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5 out of 6 people found the following review useful:

Frankenstein's Monster on horseback...

Author: arthursward ( from Easley, SC
23 April 2002

This reviewer won't address the quality of this Tiffany release versus other Rex Lease oaters. My main motivation for seeking out this otherwise forgettable antique was to view Boris Karloff in one of the many different roles he took between 1929 and 1932.

The film opens with white-hatted Rex Lease (as Cal Reynolds) being chased by a posse. [Given the number of splices in this print, the film may be missing footage] His crime is never revealed and his horse clearly steals acting honors during this sequence, sending the posse the wrong way. Fortunately, Cal evades the law, gaining sanctuary at the "Crook's Hideout". Karloff (as Baxter) drags in a young woman at this point. Her presence is unexplainable, saying she followed Cal, but not why or how she's a better tracker than the posse. Enter Tom Santschi (as Butch) to claim the girl. Baxter objects and gets punched. Now, there was a time before sound effects made cowboy fists sound like firecrackers and this was it. Santschi punched Karloff. Hope they got it in one take! Anyhow, Cal MARRIES Jennie (played by Dorothy Sebastian) to save her from the black hats. Wish Jennie'd told Cal she's engaged to the sheriff...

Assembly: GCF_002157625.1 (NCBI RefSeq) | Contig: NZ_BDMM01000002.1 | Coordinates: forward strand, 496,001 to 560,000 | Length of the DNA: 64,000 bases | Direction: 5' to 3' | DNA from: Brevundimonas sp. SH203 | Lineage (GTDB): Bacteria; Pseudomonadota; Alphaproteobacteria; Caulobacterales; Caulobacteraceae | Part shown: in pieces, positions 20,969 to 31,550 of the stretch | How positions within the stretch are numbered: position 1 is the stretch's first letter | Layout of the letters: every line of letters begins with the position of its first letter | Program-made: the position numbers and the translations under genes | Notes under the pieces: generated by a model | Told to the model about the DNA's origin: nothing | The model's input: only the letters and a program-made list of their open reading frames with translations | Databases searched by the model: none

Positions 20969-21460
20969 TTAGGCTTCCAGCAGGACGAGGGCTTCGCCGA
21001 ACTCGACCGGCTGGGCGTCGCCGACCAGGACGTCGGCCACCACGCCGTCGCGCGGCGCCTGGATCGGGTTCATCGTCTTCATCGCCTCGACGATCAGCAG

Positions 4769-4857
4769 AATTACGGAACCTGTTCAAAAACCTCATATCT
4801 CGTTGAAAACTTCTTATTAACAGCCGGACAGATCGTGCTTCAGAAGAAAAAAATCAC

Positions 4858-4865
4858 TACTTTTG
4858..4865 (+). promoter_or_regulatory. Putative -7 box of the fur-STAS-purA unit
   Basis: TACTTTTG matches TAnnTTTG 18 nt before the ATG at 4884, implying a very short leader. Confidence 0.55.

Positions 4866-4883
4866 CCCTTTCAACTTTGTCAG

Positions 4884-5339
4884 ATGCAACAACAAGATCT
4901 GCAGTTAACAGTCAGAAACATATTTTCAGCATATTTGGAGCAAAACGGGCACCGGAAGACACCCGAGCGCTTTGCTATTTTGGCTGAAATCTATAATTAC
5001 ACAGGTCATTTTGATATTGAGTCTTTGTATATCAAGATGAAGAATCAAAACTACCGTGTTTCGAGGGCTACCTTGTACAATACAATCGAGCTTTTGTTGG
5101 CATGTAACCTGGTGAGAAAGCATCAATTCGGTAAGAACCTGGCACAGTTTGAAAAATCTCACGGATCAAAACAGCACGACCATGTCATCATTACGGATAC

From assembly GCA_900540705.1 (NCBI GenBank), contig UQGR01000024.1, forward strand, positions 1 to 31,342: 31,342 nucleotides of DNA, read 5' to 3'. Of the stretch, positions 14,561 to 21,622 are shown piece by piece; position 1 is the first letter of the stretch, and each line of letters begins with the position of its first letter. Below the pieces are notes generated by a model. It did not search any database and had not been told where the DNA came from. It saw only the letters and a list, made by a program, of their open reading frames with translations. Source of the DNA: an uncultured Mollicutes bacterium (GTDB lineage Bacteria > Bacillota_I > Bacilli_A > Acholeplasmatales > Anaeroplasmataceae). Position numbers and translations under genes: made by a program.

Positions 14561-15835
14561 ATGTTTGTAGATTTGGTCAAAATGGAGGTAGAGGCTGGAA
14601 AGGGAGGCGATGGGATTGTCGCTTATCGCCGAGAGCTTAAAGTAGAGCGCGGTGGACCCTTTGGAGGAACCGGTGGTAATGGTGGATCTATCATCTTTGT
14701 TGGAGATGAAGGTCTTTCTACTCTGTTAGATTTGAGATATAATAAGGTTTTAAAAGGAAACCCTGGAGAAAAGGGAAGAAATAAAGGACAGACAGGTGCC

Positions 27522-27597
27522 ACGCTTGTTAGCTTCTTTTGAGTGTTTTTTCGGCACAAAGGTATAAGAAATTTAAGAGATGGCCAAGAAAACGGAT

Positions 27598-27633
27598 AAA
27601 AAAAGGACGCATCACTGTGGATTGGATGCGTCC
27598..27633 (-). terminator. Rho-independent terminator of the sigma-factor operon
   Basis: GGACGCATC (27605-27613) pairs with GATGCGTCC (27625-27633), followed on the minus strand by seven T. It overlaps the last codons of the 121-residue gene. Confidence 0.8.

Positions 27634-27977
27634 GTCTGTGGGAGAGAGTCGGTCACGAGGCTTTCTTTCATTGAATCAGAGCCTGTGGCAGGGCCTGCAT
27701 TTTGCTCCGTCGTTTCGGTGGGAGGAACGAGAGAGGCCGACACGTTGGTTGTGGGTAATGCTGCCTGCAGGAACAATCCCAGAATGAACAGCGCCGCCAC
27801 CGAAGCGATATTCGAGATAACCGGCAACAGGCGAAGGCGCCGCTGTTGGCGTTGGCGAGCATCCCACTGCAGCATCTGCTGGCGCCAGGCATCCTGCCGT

It's classic antique talkie fodder, complete with scenes filmed at silent speed, out-of-focus shots and the cacophony of early RCA photophone. Karloff's got plenty of screen time and where he rides his horse into a scene watch him crash into Santschi's horse. Makes you wonder why Raoul Walsh's "The Big Trail" didn't clean-up at the ticket window that year.

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